In most cases, when the than/as-phrase contains only one constituent, the than or as is bracketed as a PP with the single constituent as its complement.

    However, when the single constituent is a predicate (i.e., a VP or -PRD), the than or as is often bracketed as an SBAR. The predicate may be immediately dominated by FRAG or S with a null * subject.

    1. with NP

      (S (NP-SBJ I) (VP like (NP cake) (ADVP (ADVP more) (PP than (NP ice cream)))))

    2. with PP

      ( (S (NP-TMP Last year) , (NP-SBJ the average broker) (VP earned (NP (NP $ 71,309 *U*) , (ADJP (ADJP (NP 24 %) lower) (PP than (PP-TMP in (NP 1987)))))) .))


      (ADJP (ADJP (NP 24 %) lower) (PP than (FRAG (PP-TMP in (NP 1987)))))

    3. with VP

      ( (S (NP-SBJ visitors) (VP have (NP (NP more) (SBAR (WHNP-1 0) (S (NP-SBJ *) (VP to (VP do (NP *T*-1))))) (PP than (VP ski)))) .))


      (NP (NP more) (SBAR (WHNP-1 0) (S (NP-SBJ *) (VP to (VP do (NP *T*-1))))) (SBAR than (S (NP-SBJ *) (VP ski))))


      (NP (NP more) (SBAR (WHNP-1 0) (S (NP-SBJ *) (VP to (VP do (NP *T*-1))))) (SBAR than (FRAG (VP ski))))


      (NP (NP more) (SBAR (WHNP-1 0) (S (NP-SBJ *) (VP to (VP do (NP *T*-1))))) (PP than (FRAG (VP ski))))

    4. with -PRD

      ( (S `` (NP-SBJ (NP It) (S *EXP*-2)) (VP 's (ADJP-PRD (ADJP easier) (SBAR *ICH*-1)) (S-2 (NP-SBJ *) (VP to (VP get (ADJP-PRD worse)))) (SBAR-1 than (FRAG (ADJP-PRD better)))) . ''))

    5. with expected

      (S (NP-SBJ (NP The total) (PP of (NP (NP 18 deaths) (PP from (NP (NP malignant mesothelioma) , (NP lung cancer) and (NP asbestosis)))))) (VP was (ADJP-PRD (ADJP far higher) (SBAR than (S (NP-SBJ *) (VP expected))))) .)


      (ADJP-PRD (ADJP far higher) (SBAR than (S (NP-SBJ-1 *) (VP expected (NP *-1)))))


      (SBAR than (FRAG (VP expected)))

      NOTE: if expected occurs in a fleshed-out sentence, a *?* is likely to be used, as in:

      (NP (NP fiscal fourthquarter earnings) (SBAR (WHNP-1 that) (S (NP-SBJ *T*-1) (VP were (ADJP-PRD (ADJP better) (SBAR than (S (NP-SBJ analysts) (VP had (VP expected (S *?*))))))))))

    6. with possible, usual, etc.

      Usually done as a PP with an ADJP complement:

      (NP (NP more) (PP than (ADJP usual)))

      (NP (NP as many (ADJP solidly minority) districts) (PP as (ADJP possible)))

      Rarely done as SBAR:

      (NP (NP as many (ADJP solidly minority) districts) (SBAR as (FRAG (ADJP-PRD possible))))

    More complicated than/as-phrases — use of *?*


    When the than/as-phrase contains both a subject and a portion of a predicate, these constituents form the basis of an S, and the missing elements (i.e., the elements which are interpreted but not realized) are often represented by *?*. (See  for more details on *?*.)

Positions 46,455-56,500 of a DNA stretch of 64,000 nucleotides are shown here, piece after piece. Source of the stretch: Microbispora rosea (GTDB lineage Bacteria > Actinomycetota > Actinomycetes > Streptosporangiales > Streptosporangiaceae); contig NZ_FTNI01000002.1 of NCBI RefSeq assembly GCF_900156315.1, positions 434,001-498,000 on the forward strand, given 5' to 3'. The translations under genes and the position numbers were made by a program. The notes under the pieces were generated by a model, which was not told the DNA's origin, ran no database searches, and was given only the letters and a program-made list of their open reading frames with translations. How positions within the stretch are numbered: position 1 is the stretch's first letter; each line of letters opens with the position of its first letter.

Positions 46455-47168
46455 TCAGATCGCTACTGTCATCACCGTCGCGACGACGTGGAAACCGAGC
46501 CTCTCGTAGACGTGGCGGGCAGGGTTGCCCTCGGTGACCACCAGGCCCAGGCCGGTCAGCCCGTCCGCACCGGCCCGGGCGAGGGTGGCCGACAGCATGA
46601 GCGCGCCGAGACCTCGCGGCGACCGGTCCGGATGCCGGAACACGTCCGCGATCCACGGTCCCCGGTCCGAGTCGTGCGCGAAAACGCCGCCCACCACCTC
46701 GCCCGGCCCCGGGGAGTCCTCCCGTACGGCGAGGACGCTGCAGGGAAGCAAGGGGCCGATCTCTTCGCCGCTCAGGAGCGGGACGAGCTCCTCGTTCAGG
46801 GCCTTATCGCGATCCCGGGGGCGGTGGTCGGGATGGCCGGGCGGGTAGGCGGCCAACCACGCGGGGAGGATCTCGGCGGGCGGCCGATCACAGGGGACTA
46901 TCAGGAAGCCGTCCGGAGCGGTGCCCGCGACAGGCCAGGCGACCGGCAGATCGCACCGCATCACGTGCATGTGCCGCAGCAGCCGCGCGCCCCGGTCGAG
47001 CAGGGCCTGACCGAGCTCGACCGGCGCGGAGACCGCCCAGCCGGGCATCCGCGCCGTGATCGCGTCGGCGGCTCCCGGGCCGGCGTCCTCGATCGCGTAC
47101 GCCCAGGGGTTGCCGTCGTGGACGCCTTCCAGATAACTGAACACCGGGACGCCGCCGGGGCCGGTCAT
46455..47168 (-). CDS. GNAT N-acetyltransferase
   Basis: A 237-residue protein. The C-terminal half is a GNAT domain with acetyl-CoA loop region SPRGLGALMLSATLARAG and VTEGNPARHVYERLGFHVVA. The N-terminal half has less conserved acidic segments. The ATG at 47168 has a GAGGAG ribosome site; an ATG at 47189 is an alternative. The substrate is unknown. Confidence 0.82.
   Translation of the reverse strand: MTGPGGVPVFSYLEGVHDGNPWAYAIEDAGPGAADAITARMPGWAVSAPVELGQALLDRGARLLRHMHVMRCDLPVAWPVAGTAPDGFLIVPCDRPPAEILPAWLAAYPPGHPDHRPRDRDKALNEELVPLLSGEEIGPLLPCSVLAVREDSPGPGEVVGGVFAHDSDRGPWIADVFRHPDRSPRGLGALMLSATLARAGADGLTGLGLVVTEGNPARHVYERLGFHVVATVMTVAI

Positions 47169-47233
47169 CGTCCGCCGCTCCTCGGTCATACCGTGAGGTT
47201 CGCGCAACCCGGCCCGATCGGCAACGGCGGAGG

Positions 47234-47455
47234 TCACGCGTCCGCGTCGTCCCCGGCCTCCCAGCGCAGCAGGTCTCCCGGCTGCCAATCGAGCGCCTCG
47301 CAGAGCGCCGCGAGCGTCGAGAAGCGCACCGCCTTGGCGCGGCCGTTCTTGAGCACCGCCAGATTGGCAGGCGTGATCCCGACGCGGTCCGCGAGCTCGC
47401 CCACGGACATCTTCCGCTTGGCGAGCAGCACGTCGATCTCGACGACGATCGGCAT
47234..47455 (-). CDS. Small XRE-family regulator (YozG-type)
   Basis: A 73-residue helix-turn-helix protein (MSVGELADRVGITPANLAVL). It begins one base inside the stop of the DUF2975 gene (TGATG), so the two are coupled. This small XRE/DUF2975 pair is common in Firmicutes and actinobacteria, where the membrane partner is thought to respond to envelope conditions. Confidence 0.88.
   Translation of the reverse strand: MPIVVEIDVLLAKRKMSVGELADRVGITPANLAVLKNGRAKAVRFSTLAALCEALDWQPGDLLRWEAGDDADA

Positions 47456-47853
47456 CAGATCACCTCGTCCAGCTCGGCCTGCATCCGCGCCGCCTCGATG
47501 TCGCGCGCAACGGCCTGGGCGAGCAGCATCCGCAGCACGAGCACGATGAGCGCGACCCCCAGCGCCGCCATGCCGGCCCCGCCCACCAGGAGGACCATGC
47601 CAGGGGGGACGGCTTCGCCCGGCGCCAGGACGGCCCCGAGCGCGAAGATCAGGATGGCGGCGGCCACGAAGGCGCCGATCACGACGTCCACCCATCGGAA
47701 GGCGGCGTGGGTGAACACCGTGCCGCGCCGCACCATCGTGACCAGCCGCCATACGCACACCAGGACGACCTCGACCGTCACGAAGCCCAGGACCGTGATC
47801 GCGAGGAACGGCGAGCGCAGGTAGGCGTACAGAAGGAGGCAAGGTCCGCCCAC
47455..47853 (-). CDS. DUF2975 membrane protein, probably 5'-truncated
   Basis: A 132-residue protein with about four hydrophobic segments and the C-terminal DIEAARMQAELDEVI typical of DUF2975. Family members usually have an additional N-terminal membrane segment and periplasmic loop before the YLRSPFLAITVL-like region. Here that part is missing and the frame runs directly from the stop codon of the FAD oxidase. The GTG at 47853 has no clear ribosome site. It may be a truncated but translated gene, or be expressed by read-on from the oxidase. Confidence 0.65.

In the following list, the likelihood of there being a *?* goes from greatest to least.

    1. subject / copular verb / missing predicate (most likely use for *?*)

      In this example, the missing predicate is a PP, assumed to be something like of military value.

      ( (S (NP-SBJ Laos) (VP is (PP-PRD of (NP (NP (ADJP (ADVP no more) purely military) value) (SBAR *ICH*-2))) (PP to (NP (NP Moscow) (NP itself))) (SBAR-2 than (S (NP-SBJ it) (VP is (PP-PRD *?*) (PP to (NP Washington)))))) .))

    2. subject / other main verb / missing direct object

      ( (S (NP-SBJ the Controller) (VP will (VP have (NP (NP the opportunity) (PP for (NP (NP greater usefulness) (PP to (NP good government)) (SBAR than (S (NP-SBJ he) (VP has (NP *?*) (ADVP-TMP now))))))))) .))

    3. subject / auxiliary / missing main verb

      (S (NP-SBJ The submission) (VP would (VP place (NP the issues) (PP-LOC-CLR before (NP the court)) (ADVP (ADVP more readily) (SBAR than (SINV would (NP-SBJ (NP discussion) (PP in (NP the abstract))) (VP *?*)))))) .)

    4. subject / main verb / missing clausal complement

      (S (NP-SBJ the steel strike) (VP lasted (ADVP-TMP (ADVP much longer) (SBAR than (S (NP-SBJ he) (VP anticipated (SBAR 0 (S *?*))))))) .)


      (S (NP-SBJ the steel strike) (VP lasted (ADVP-TMP (ADVP much longer) (SBAR than (S (NP-SBJ he) (VP anticipated (SBAR *?*)))))) .)

    5. subject / auxiliary / auxiliary replaces main verb

      (S (NP-SBJ Bill) (VP ate (NP (NP more hotdogs) (SBAR than (S (NP-SBJ Mary) (VP did (VP *?* (NP-TMP yesterday))))))) .)

      ( (S (NP-SBJ Bill) (VP eats (NP (NP more hotdogs) (SBAR than (S (NP-SBJ Mary) (VP does (VP *?*)))))) .))


      ( (S (NP-SBJ Bill) (VP eats (NP (NP more hotdogs) (SBAR than (S (NP-SBJ Mary) (VP does))))) .))

    Superlative + relative clause

    Superlatives with relative clauses are bracketed using the standard bracketing for an NP with a relative clause modifying it. There is no comparative structure shown.

    (S (NP-SBJ He) (VP was (ADVP altogether) (NP-PRD (NP the (ADJP most combustible looking) man) (SBAR (WHNP-1 0) (S (NP-SBJ I) (ADVP-TMP ever) (VP saw (NP *T*-1)))))))